There have been accusations that the Houthis have been receiving funding and weapons from Iran while Saudi Arabia, which had backed Saleh at first and then the transitional government, has suspended financial aid to Yemen. The problem for Washington is that the Houthis represent the best way to contain AQAP in Yemen, given the collapse of the temporary government and the official armed forces. However, the Houthis are not especially sympathetic to the United States, given the latter’s support for Saudi Arabia – which has engaged in frequent skirmishes against the Houthis over the past few years and even before President Saleh’s resignation. President Obama will surely discuss the Yemen situation with the new Saudi King Salman bin Abdulaziz in order to relaunch regional cooperation; nonetheless, continued talks between the United States and Iran over containment of the latter’s nuclear program should also leave some room for the Houthis to take up their struggle against AQAP.
Any issue of US military involvement to try and restore order is very delicate because Yemenis, according to polls, have shown some of the highest rates of ‘anti-Americanism’ in the Arab world. Such interventions, or even the perception of US support for the temporary government, would only add to the divisions. Foreign intervention could prompt some people to support the militants against the ’invader,’ which would then truly risk creating another Afghanistan, albeit one much closer to the world’s largest oil producer.
Yemen is the poorest country in the Arab world; it has some oil, but reserves are dwindling and there is no investment in new exploration because of high security risks. Recent governments – especially the one led by Saleh – have not had any economic plan to deal with the ‘post-oil’ future. Saudi Arabia is understandably concerned, as it is clear that Yemen has descended into a situation of chronic instability and militancy.
Saudi Arabia, the world’s largest oil producer, fears this instability and the void that has enabled insurgent groups such as AQAP to establish territorial footholds. Saudi Arabia and other Gulf Emirates are concerned by the prospect of Yemen becoming another Afghanistan, which has had a destabilizing effect on neighboring Pakistan. Much like Afghanistan, and adding to security concerns, Yemen is poor; the population faces a number of health and economic difficulties such that the Yemeni government is always on the brink of having to confront a disaster. Yemen could yet become another failed state overrun by extremists in an area already marked by the presence of that better-known failed state of Somalia. Through the Bab-al-Mandab, Yemen occupies a strategic position at the entry of the Red Sea, which is one of the world’s leading cargo shipping routes; it is also the main route for the shipment of oil from Saudi Arabia and the Gulf States. Any unrest in Yemen is a cause of concern in Riyadh, the other capitals of the Gulf, and inevitably in the West as well.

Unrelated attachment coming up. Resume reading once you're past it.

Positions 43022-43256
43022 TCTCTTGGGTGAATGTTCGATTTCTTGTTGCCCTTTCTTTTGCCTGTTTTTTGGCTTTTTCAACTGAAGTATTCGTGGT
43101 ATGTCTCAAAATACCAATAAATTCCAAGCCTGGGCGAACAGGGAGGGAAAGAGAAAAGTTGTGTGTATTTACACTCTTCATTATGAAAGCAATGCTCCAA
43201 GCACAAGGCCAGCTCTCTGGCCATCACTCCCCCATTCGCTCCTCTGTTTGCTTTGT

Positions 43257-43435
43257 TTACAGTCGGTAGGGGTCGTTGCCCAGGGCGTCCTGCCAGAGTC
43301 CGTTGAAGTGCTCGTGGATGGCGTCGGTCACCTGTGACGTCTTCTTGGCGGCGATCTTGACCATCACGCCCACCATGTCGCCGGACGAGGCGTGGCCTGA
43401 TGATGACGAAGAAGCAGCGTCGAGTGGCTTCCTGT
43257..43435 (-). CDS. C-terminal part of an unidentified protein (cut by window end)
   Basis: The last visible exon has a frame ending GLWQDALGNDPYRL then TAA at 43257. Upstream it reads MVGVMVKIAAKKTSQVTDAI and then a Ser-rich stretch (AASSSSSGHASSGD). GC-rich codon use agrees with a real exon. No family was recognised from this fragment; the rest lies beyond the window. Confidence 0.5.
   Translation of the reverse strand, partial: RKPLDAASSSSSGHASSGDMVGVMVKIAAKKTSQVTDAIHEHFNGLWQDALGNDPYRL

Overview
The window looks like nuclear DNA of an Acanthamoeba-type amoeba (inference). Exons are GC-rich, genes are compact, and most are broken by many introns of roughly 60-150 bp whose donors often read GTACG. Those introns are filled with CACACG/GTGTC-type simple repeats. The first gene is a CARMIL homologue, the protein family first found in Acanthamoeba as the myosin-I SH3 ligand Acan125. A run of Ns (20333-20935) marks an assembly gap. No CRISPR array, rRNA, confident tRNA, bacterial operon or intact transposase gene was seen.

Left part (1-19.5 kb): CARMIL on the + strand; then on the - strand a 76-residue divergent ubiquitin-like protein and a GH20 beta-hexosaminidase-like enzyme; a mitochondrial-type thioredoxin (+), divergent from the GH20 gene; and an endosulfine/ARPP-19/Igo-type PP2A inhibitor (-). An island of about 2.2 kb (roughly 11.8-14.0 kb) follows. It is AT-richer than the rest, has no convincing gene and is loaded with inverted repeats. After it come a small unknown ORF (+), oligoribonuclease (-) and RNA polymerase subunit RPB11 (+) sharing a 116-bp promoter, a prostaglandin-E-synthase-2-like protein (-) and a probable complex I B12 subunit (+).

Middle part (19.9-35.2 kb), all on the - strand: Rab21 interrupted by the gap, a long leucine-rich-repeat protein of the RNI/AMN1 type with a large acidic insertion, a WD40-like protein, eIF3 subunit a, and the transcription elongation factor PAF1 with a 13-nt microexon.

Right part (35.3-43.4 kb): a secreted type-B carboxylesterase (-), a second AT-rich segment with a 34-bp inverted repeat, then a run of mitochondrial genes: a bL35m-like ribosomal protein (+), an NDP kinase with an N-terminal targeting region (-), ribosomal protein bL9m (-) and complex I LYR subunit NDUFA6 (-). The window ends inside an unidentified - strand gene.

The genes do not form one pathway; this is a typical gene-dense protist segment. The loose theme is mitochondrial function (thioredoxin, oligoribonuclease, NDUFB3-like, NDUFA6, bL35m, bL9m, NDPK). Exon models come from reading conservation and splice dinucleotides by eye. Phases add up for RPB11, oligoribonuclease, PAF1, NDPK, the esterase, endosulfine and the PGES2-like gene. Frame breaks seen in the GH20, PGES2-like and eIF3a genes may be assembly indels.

Saudi Arabia is not only concerned by the growing risk of terrorism from Yemen, it is also worried by the spillover effects of the Shiite, specifically the Zaidi Shiite, rebellion in northern Yemen. After suffering intense bombardment last December, the Zaidi rebels have tried to come to an agreement with the Saudi-backed Yemeni government. Meanwhile, having incurred heavy bombardments for the past few years, the government of Yemen has denied the Zaidi rebels request for an unconditional ceasefire. The government is concerned that the Zaidis have not made an explicit reference to refusing to attack Saudi Arabia, which is also home to a Zaidi Shiite community in the areas bordering Yemen. Saudi Arabia became very involved in suppressing the Houthi revolt in 2010, though the Zaidi rebellion began in 2004 and has so far left thousands dead and driven 200,000 people from their homes. Ironically, one of the Yemeni social phenomena that is raising concerns in Saudi Arabia is the spread of Wahhabi or Salafist interpretations of Islam among Yemeni youth – from Saudi Arabia.
While the United States has already given Yemen at least USD 100 million in military aid, it would be wiser to target Yemen’s socioeconomic problems. Oil production is expected to end by 2017, while Yemen’s population – already experiencing a 40% unemployment rate – may double by 2035 at current birth rates. While all Arab countries are characterized by large percentages of youth, Yemen is the country where this phenomenon is highest, seeing as 45% of the population is below 15 years of age. Considering the stunted opportunities for economic growth, an imminent oil shortage, and the severe water problems, Yemen is a social and security time bomb.